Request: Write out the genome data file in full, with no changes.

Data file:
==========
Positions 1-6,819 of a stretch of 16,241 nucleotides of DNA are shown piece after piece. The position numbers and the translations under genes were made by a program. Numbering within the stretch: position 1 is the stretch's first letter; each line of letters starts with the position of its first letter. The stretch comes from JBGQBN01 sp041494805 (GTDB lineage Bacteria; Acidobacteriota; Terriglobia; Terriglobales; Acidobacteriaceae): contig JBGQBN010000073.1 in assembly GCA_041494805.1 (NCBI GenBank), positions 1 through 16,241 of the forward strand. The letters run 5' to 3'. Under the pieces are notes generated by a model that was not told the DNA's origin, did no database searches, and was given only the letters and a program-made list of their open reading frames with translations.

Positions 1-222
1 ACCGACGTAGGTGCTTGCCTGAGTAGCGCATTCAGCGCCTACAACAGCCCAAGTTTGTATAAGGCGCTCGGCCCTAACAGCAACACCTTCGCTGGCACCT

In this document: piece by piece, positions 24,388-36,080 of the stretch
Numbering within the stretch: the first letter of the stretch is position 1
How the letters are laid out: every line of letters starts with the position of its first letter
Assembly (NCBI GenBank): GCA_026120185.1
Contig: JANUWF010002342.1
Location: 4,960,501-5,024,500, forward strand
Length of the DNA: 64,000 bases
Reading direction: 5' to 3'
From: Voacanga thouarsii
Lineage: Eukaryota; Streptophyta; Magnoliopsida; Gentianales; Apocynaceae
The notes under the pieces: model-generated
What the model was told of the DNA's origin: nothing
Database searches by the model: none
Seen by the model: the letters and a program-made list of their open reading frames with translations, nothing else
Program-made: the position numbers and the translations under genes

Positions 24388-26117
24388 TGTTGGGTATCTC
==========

Positions 1-6,819 of a stretch of 16,241 nucleotides of DNA are shown piece after piece. The position numbers and the translations under genes were made by a program. Numbering within the stretch: position 1 is the stretch's first letter; each line of letters starts with the position of its first letter. The stretch comes from JBGQBN01 sp041494805 (GTDB lineage Bacteria; Acidobacteriota; Terriglobia; Terriglobales; Acidobacteriaceae): contig JBGQBN010000073.1 in assembly GCA_041494805.1 (NCBI GenBank), positions 1 through 16,241 of the forward strand. The letters run 5' to 3'. Under the pieces are notes generated by a model that was not told the DNA's origin, did no database searches, and was given only the letters and a program-made list of their open reading frames with translations.

Positions 1-222
1 ACCGACGTAGGTGCTTGCCTGAGTAGCGCATTCAGCGCCTACAACAGCCCAAGTTTGTATAAGGCGCTCGGCCCTAACAGCAACACCTTCGCTGGCACCT

In this document: piece by piece, positions 24,388-36,080 of the stretch
Numbering within the stretch: the first letter of the stretch is position 1
How the letters are laid out: every line of letters starts with the position of its first letter
Assembly (NCBI GenBank): GCA_026120185.1
Contig: JANUWF010002342.1
Location: 4,960,501-5,024,500, forward strand
Length of the DNA: 64,000 bases
Reading direction: 5' to 3'
From: Voacanga thouarsii
Lineage: Eukaryota; Streptophyta; Magnoliopsida; Gentianales; Apocynaceae
The notes under the pieces: model-generated
What the model was told of the DNA's origin: nothing
Database searches by the model: none
Seen by the model: the letters and a program-made list of their open reading frames with translations, nothing else
Program-made: the position numbers and the translations under genes

Positions 24388-26117
24388 TGTTGGGTATCTC